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Wednesday, 17 December 1941


Mr CURTIN (Fremantle) (Prime Minister) . - in reply - All of the observations made by honorable members who have just spoken will be seriously considered. In respect of the matter raised by the honorable member for Moreton (Mr. Francis) I am confident that Queensland can produce more coal than that State consumes. However, the problem is one of distribution and transport. To whatever degree we may increase the production of coal in New South Wales, such coal would be available in that State only unless we can also increase shipping facilities for its distribution to Melbourne and Adelaide. Therefore the problem involves a review of factors other than simply the production of coal in Queensland for distribution in New South Wales and the production of coal in New South Wales for distribution in other States. It is a problem of shipping and transport generally. I have already reviewed this matter, and find it diffcult to see how we can resolve our shipping difficulties more effectively than is being done at present. The supply of Queensland coal for use on the Kyogle railway line would simply mean increasing stocks in New South Wales.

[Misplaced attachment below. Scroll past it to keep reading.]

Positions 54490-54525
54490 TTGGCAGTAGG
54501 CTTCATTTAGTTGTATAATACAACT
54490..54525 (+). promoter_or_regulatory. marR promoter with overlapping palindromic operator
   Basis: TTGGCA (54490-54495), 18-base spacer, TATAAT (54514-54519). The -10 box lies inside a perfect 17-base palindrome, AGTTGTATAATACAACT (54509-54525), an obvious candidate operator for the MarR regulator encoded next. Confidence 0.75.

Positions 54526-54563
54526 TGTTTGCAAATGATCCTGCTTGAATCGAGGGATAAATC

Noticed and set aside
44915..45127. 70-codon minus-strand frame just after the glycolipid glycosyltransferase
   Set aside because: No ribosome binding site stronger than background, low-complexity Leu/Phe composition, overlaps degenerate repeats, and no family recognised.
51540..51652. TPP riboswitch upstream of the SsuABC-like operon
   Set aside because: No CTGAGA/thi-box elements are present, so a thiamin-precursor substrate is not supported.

Tie matter raised by the honorable member for Bourke (Mr. Blackburn) with respect to group insurance policies carrying a loading in the event of a holder of a policy dying outside of Australia and New Zealand, thus involving members pf the Australian Imperial Force, will be carefully considered. I am satisfied something should be done about it.

Several honorable members referred to what they described as a. lack of necessity to gazette, in the way in which it was gazetted, the regulation relating to trading after 6 p.m. That regulation was drawn in its present form in order to enable the Minister to exempt certain zones; but we hold that the proper authority to make a recommendation regarding the exemption of zones is the premier of the State concerned. Basically, this country, for some time at any rate, must learn to do with less night illumination. That is clear.


Mr Spender - Hear, hear !


Mr CURTIN - It is all very well to talk about such action being necessary in coastal areas only. In many instances, certain existing facilities make it extraordinarily difficult to decide what is a coastal town. I do not divulge information of use to the enemy when I point out that certain important centres in Australia are 200 or 300 miles inland. If those centres are to have anything in the way of night shopping light, with street illumination and probably some industrial activity going on as well, their location will be shown by a distant glow. Should there exist between the coast and those particular places certain lighting that could be avoided, we shall be failing to take the maximum degree of precaution.